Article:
CHARLESTON, S.C. –The U.S. Women’s Amateur provides an international stage for some of the most skilled female golfers in the world, and in a few instances, it allows members of the same family to showcase their shared talent for the game.
Emma Lavy, 22, and Anna Grace Lavy, 16, of Fayetteville, Ark., are two of five sisters who have had extensive golf careers. Eldest sister Brittany played collegiate golf for the University of Arkansas and Hannah played golf throughout high school and also attended Arkansas.
They were followed by Emma and Olivia, who are both current members of the Razorbacks’ women’s team. Youngest sister Anna Grace is entering her junior year of high school, and although it seems as though she is a shoo-in for the Arkansas golf team, she says she is keeping her options open and isn’t going to let her family unduly influence her decision.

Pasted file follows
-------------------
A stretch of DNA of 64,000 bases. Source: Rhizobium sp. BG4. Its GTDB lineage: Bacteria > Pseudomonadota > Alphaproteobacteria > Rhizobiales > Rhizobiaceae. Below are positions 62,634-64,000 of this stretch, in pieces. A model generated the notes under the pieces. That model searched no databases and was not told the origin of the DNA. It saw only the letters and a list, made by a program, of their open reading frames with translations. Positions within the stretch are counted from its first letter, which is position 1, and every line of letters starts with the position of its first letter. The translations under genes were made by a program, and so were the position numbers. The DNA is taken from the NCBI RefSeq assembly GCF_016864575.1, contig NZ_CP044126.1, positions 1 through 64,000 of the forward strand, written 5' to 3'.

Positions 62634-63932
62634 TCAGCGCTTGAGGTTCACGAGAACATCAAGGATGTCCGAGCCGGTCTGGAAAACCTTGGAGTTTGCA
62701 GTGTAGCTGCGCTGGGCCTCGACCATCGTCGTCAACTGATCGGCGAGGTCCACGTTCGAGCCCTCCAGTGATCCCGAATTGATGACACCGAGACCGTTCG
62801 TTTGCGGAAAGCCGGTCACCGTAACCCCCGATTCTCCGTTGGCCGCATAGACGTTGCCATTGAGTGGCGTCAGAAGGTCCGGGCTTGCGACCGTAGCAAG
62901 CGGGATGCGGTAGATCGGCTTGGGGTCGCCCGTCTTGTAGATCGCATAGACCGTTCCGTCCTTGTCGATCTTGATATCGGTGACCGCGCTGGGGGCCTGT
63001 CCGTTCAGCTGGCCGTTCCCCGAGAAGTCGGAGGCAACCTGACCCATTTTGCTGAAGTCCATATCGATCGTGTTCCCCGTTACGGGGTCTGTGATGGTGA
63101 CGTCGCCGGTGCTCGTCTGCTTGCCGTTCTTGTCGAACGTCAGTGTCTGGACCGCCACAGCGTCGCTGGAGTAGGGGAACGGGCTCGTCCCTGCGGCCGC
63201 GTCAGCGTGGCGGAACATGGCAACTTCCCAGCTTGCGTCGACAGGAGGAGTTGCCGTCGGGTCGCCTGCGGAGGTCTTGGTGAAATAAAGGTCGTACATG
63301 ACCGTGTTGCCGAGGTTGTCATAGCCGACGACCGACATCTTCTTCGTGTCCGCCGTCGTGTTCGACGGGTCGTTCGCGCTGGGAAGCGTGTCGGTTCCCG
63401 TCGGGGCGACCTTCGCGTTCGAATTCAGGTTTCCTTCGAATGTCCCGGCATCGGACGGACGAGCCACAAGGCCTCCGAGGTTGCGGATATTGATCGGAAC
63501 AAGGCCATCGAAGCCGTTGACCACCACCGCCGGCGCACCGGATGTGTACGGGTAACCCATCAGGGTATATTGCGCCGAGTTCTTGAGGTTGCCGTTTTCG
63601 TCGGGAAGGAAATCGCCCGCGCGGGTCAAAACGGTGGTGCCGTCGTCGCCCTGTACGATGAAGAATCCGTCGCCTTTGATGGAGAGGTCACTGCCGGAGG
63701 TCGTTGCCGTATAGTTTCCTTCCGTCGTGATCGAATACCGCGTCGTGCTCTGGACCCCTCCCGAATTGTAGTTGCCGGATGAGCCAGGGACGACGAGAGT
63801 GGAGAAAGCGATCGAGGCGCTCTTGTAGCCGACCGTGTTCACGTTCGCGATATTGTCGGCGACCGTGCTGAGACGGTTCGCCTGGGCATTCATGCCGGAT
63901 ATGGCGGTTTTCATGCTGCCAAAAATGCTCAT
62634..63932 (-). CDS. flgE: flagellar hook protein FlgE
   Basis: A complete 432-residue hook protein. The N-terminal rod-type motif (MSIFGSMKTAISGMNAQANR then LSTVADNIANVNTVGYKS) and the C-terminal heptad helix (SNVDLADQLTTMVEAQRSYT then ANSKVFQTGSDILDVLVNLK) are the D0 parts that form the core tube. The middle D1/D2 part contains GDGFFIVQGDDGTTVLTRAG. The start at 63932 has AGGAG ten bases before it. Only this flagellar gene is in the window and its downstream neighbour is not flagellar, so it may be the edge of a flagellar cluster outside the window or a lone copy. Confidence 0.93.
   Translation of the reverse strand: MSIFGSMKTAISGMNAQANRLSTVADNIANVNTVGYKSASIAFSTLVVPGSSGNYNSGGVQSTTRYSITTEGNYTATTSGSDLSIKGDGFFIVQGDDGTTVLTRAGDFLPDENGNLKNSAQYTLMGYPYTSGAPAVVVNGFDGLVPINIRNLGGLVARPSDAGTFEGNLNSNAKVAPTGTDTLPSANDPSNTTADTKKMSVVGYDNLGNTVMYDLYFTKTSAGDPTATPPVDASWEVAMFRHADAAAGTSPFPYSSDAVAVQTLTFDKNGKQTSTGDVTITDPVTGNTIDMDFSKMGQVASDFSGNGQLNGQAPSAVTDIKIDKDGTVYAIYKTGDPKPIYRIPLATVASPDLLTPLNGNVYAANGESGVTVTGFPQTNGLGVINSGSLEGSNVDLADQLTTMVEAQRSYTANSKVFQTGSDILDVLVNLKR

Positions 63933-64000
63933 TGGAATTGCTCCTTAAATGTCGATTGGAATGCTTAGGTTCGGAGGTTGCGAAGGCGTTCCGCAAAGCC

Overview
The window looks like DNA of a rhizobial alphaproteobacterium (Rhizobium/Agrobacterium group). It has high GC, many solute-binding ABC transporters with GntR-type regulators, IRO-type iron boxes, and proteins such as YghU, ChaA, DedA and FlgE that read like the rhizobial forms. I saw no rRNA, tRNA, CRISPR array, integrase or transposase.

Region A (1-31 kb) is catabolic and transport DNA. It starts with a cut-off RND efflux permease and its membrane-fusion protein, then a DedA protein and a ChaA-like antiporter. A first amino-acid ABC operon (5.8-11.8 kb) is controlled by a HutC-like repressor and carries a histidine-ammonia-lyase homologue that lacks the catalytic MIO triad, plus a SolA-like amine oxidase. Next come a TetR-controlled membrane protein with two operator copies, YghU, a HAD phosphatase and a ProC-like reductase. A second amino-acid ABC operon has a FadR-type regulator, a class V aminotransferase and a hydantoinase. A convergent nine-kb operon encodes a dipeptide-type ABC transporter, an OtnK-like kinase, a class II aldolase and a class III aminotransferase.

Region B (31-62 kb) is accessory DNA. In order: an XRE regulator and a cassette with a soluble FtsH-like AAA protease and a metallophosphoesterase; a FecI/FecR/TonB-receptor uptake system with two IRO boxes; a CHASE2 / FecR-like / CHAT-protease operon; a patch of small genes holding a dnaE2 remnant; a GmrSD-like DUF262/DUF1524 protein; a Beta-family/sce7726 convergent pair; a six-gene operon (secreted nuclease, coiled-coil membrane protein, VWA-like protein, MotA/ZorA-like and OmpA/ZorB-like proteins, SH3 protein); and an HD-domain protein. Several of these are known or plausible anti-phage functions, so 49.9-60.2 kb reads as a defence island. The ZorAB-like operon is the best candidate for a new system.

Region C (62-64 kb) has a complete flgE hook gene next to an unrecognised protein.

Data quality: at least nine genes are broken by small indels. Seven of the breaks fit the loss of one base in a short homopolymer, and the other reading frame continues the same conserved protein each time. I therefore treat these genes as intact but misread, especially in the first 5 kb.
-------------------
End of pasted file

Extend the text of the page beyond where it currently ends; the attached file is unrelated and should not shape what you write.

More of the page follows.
“I wouldn’t say I pressure her,” Emma says, “She does know my true feelings about school and how much I love it, but I got to make my own decision and I want her to be able to do the same. “
The Lavys aren’t the only siblings in the Women’s Amateur. Twin sisters Leona and Lisa Maguire, 18, of Ireland, are another exciting duo to watch on the course.
This is the first U.S. Women’s Amateur for both players, but they boast impressive golf resumes that include playing for the Great Britain & Ireland team in the 2010 Curtis Cup, as well as the 2009 and 2011 Junior Solheim Cup. Leona also played on the 2012 GB&I Curtis Cup Team.
The sisters are accustomed to competing at a high level, frequently finishing within a few strokes of one another. Lisa finished as runner-up in the 2013 Irish Ladies’ Amateur in late June, while Leona won that championship in 2012.